I’m still in DC, sitting in the hotel lobby, wishing it was at all possible to simply snap my fingers, find a transporter, and end up at home, in bed, with the cats. I’d settle for a second best of in my hotel room bed, but they wanted the room so I had to check out. Bother.
I’m beyond tired, of course, although I didn’t have the as many days “on” as I was expecting. The hotel nicely arranged for me to have a good chunk – about seven hours – of Saturday off, courtesy food poisoning that afflicted everyone who drank from the creamer provided on our end of the table. Since I tend to take my coffee half cream, half milk, it was… unpleasant, to say the least. And of course, I did come back out as soon as I could, and went back to working. Because I am either ambitious or dumb like that – most likely some from column A, some from column B.
But it was a good conference, my glow cubes were an unmitigated success, and it was gratifying to hear, over and over, “oh hey, you’re Kelly….”
started up again almost 12 hours later, at home, as I am lectured by two upset cats
As I was writing, I got a variation of the “hey, you’re Kelly” and was joined in the lobby by an undergraduate student who “belongs” to a friend of mine. I ended up spending the next five-ish hours talking to her; we were joined, at one point, by a doctoral student up in Montreal I had met earlier in the day. The two have similar interests, so I played the networking game.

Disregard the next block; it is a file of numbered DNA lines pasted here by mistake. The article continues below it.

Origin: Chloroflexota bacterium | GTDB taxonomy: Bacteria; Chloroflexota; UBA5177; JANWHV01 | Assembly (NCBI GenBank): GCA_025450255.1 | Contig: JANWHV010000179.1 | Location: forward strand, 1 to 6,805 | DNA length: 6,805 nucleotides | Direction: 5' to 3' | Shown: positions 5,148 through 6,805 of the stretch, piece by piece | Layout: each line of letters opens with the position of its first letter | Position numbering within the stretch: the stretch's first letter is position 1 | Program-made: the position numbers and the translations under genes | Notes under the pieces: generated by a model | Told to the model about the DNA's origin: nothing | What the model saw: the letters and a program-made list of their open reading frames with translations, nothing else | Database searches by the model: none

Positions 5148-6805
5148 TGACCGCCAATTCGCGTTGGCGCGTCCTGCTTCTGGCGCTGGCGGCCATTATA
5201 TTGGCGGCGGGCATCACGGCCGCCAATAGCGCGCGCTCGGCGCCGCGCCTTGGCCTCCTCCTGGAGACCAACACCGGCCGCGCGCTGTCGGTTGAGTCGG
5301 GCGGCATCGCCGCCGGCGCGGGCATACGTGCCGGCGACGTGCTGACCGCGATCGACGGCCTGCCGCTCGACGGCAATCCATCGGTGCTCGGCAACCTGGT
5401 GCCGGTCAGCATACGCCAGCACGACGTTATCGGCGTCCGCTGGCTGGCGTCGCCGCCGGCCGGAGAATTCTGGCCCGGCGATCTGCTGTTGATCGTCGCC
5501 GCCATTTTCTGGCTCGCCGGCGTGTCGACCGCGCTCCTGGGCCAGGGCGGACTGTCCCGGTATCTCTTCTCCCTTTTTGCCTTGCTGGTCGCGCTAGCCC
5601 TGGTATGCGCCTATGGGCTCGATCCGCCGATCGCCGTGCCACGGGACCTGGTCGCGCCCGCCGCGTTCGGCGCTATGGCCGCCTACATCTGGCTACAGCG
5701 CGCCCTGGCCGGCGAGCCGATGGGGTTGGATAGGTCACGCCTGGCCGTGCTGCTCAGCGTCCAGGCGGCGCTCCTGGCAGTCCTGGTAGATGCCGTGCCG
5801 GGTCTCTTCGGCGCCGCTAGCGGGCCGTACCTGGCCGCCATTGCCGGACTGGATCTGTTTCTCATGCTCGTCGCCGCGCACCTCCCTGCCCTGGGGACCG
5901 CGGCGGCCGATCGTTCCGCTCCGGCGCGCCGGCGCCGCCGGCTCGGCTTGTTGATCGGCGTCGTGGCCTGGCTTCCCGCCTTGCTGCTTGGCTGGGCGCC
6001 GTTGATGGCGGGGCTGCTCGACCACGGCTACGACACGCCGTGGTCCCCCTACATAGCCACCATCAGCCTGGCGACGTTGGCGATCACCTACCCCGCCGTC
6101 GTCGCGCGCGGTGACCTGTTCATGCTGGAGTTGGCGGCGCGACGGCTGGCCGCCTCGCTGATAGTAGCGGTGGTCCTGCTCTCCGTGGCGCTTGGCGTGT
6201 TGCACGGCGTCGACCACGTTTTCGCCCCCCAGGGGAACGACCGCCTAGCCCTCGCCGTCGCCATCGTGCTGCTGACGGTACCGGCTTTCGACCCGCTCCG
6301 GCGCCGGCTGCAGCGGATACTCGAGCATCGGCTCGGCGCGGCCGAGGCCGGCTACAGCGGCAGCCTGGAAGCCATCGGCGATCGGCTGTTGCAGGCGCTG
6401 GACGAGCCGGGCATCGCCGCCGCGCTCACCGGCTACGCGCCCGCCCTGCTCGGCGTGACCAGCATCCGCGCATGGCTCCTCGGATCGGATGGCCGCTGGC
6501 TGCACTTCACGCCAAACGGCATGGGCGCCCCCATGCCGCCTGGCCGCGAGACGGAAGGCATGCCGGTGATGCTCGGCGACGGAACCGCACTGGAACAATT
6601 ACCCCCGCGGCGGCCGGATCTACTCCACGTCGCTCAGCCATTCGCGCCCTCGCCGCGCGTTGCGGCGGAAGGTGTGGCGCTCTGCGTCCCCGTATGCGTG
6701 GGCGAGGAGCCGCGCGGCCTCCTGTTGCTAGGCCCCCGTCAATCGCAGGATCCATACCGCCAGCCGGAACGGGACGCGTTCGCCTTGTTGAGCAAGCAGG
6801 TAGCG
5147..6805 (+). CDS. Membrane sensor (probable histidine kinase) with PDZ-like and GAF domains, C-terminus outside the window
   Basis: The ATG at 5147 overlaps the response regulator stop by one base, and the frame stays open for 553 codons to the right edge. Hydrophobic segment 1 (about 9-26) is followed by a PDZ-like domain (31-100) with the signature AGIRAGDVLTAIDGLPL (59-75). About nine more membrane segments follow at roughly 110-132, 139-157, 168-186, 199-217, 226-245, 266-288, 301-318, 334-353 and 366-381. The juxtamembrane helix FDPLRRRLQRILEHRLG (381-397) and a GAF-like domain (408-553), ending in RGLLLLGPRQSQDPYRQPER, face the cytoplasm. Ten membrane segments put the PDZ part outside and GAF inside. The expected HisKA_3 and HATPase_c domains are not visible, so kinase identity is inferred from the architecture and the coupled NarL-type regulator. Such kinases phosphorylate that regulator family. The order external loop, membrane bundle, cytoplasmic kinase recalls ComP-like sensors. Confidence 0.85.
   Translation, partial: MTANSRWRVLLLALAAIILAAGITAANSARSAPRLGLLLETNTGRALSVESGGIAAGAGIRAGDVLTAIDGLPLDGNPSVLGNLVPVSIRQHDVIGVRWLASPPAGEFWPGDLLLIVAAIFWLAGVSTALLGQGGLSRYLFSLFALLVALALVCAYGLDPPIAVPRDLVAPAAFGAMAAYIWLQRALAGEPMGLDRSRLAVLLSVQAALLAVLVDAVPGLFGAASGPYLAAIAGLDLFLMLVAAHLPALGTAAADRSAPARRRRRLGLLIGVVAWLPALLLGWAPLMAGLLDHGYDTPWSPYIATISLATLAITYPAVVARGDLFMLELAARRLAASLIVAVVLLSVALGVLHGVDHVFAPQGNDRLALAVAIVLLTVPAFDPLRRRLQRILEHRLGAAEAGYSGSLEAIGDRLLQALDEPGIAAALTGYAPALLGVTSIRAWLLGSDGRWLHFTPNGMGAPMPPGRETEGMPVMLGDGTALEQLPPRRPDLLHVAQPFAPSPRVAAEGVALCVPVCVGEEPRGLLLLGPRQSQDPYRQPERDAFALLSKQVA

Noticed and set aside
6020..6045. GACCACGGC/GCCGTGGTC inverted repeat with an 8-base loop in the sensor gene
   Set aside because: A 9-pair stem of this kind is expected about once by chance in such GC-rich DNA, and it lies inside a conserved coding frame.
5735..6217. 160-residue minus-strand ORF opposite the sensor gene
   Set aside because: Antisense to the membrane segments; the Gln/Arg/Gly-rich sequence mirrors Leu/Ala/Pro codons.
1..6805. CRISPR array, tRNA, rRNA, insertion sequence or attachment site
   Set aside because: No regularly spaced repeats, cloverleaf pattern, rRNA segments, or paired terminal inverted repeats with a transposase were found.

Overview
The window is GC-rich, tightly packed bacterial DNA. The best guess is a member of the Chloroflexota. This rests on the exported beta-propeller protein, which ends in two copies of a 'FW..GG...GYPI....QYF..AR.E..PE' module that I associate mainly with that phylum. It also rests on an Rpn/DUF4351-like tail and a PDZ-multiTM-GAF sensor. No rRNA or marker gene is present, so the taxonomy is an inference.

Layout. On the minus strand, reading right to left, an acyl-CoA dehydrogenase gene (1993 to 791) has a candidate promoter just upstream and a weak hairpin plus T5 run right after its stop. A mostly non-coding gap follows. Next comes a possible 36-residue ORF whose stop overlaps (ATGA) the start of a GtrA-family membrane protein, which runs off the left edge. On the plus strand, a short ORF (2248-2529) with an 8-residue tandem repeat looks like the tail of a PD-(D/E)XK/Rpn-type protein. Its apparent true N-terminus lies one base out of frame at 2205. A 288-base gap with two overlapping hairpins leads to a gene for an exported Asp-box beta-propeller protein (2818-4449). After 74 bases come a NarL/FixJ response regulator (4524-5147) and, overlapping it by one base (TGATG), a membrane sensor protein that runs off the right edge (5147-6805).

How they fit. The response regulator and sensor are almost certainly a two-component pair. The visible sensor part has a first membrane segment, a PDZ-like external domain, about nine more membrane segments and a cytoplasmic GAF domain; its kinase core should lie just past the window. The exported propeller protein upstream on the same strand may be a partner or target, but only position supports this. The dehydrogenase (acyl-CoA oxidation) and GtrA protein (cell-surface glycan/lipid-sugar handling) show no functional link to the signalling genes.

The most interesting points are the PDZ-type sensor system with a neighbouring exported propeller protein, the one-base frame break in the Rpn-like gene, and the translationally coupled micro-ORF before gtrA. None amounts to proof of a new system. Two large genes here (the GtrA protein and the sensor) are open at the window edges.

I’ve been doing quite a bit of reading and thinking since I started the above, and I’m not really sure what I think at the moment. I mean, I am – the conference was a success, I don’t think I screwed up badly in any political sense, and so forth. It’s just, as I was telling Michael when we spoke briefly earlier, that post-conference is a lot like post-teaching, in that the adrenaline drops out of your body and you realize how much of yourself you spent. It’s post-teaching blues magnified beyond belief. Only it’s also got an element of post-acting in it, too. When you’re in a production, you’re thrilled and delighted, and spend every second of the day with a small group of people – and the minute you close curtain and strike the set that final night, and walk out of the after party, how much you loathe every single person you just spent the last 6 weeks of your life with. Every quirk is an annoyance, every personality quirk a flaw. You hate them all, all the people you see and spend hours with daily, and never want to see them again – for about a week.
The rest is still a jumble, I think, of things I need to process. It has been hard to not reflect on the last year of life, and the differences – it’s such a clear way to mark both time and change.